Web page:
Is human evolution accelerating?

by on December 10, 2007 at 9:38 pm in Science | Permalink

This paper says yes, over the last 40,000 years.  The basic mechanism is that more people result in more adaptive mutations, plus environments have changed rapidly, due largely to technology and culture.  Here is an LA Times summary, it claims that the pace of human evolution has accelerated hundredfold [sic] since the invention of agriculture (some reports indicate "ten to hundredfold").

How about this summary:

Prof Hawks says: "We are more different genetically from people living 5,000 years ago than they were different from Neanderthals."

As far as I can tell this looks legitimate.  Here are one hundred different news summaries, here is Scientific American.

Thanks to several loyal MR readers for the pointer.

Addendum: Read this for explanation, it gets even more interesting toward the end, another implication is that viruses are more dangerous than we used to think.

razib December 10, 2007 at 9:54 pm

i have some tedious exposition of the theoretical background. p-ter of gnxp.com will have some critiques of the tests for selection they used in terms of the biases that creep in. i think john’s point about time as a major dimension of variation is something people need to think about more (though MR readers who have read greg clark should be familiar with the general principle).

razib December 10, 2007 at 10:31 pm

But wouldn’t technology advances reduce the survival importance of mutations?

don’t think of it is something like ‘survival.’ thing of a mutation as a potential deviation from population mean fitness. one could argue that domestication of cattle was a technology. the result was the survival benefit of a dominant gain of function mutation on the LCT locus which conferred adult persistence of the lactase enzyme. this LCT persistence allele went from 0 to 95% frequency in northern europe within the past 6,000 years (and also spread to much of western eurasia and north africa). the selection coefficients are on the order of 10%, that means a 10% increase in fitness relative to the population mean.

So while there might be more variations, I wonder whether there might be more “survivalibity” as well.

you need to unpack this “survivability.” for the vast majority of our species’ existence we’ve been in a malthusian trap. in any case, death rates or longevity isn’t relevant to evolution. for adaptive evolution you need a correlation between reproduction and a particular genotype and variance of that reproduction. many evolutionary models assume a poisson distribution of reproductive variance, but the reality is that the variance is probably greater than that, and, agriculture and the rise of neolithic mass societies might have increased male variance A LOT, which would crank up adaptive evolution. think of the “genghis khan” haplotype.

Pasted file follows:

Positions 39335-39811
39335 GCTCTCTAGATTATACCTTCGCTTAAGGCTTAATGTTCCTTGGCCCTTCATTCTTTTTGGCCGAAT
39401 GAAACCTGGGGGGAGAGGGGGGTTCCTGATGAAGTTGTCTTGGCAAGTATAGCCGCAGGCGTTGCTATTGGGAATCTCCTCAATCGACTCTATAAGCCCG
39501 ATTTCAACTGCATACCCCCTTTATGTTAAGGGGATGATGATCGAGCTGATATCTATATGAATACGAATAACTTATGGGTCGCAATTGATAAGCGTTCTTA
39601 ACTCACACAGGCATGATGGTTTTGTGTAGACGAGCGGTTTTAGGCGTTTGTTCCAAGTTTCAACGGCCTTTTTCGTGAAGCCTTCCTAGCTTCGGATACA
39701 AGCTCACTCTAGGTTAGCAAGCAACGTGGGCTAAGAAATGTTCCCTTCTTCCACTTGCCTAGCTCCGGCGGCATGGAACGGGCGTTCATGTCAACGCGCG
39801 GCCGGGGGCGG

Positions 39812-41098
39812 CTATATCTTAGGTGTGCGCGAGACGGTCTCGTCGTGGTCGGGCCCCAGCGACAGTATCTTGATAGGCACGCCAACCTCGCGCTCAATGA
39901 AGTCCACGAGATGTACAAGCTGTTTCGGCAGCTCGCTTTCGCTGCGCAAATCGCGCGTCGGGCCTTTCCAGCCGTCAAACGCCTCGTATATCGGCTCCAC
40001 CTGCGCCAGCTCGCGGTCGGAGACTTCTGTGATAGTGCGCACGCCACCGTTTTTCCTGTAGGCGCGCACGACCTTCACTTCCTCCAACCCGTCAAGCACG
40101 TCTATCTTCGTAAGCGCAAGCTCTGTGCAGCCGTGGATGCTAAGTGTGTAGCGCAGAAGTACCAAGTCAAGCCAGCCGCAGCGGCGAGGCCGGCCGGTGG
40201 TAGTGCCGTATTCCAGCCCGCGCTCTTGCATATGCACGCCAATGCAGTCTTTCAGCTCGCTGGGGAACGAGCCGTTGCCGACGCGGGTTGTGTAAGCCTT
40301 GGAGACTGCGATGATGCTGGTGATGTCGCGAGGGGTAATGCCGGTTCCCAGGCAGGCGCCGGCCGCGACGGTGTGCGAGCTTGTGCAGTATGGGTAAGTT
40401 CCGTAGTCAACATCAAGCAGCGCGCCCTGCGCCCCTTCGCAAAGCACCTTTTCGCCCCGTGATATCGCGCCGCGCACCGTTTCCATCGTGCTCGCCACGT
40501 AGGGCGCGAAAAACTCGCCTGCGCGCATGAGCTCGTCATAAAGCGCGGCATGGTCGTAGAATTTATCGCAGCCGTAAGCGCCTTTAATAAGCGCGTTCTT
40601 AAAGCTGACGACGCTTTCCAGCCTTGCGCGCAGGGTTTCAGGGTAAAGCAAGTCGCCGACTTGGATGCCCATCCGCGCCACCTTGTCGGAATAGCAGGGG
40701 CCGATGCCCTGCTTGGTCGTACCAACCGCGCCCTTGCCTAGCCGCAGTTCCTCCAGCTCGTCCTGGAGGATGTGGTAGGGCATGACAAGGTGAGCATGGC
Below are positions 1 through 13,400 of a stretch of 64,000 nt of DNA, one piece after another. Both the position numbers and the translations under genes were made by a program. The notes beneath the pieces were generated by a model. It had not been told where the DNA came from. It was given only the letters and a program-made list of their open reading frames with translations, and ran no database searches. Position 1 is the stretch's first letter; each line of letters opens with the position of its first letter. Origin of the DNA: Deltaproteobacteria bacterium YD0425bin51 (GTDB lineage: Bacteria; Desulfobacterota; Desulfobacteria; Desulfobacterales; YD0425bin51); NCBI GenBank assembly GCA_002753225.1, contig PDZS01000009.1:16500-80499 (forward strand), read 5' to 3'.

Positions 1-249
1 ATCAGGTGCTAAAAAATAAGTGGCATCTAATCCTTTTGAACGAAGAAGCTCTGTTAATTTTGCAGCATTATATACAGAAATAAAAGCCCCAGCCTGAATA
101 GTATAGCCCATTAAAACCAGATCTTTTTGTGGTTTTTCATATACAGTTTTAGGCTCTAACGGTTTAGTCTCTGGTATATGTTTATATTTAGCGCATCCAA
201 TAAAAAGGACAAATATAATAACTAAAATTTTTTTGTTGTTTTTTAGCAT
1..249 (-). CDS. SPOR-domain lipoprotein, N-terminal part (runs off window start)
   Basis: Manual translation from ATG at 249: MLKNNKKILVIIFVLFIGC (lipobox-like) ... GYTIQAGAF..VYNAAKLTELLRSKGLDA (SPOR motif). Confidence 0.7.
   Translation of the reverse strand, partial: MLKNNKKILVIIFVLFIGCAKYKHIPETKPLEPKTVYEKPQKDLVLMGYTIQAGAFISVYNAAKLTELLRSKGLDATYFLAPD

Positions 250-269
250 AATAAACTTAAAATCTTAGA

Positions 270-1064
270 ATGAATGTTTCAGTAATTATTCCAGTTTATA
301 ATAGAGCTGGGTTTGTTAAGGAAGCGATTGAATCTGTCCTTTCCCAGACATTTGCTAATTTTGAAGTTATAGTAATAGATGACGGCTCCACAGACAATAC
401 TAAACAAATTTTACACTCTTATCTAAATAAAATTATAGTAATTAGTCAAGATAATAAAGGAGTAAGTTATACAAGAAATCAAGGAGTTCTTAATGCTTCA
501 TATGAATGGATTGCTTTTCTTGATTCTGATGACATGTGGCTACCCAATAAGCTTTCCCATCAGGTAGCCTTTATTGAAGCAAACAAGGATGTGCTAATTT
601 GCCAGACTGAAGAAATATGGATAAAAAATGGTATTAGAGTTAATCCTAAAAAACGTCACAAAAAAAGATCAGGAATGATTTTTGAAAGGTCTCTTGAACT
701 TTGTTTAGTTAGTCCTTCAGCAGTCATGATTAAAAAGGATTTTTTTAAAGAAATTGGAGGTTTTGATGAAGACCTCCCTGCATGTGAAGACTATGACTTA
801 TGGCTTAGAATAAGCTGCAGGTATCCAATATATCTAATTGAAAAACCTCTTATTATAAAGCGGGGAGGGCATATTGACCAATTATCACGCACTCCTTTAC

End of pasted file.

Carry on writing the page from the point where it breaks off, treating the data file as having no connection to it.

just because we are living in a relatively safe world with antibiotics doesn’t mean that selection isn’t salient. all you need is for phenotypic variation to track reproductive variation, for the phenotypes to be heritable.

snark December 10, 2007 at 11:59 pm

“We are more different genetically from people living 5,000 years ago than they were different from Neanderthals.”

Sounds much less controversial than this nearly equivalent form: “We [well, most of us, and probably everybody reading this] are more different genetically from people descended from those who took up agriculture only within the last millenia than they are different from Neanderthals.” For example many Africans and Native Americans.

Vish December 11, 2007 at 12:16 am

The paper may well be legitimate. But its worth noting that these are all ex multi-regionalists (those who believed that humans in different regions evolved pretty much independently for millions of years), who would love to have large amounts of genetic differences between “primitive” africans and the better races. Unfortunately for them, classic multi-regionalism is dead, but how convenient that they appear to have found other mechanisms of rapid evolution.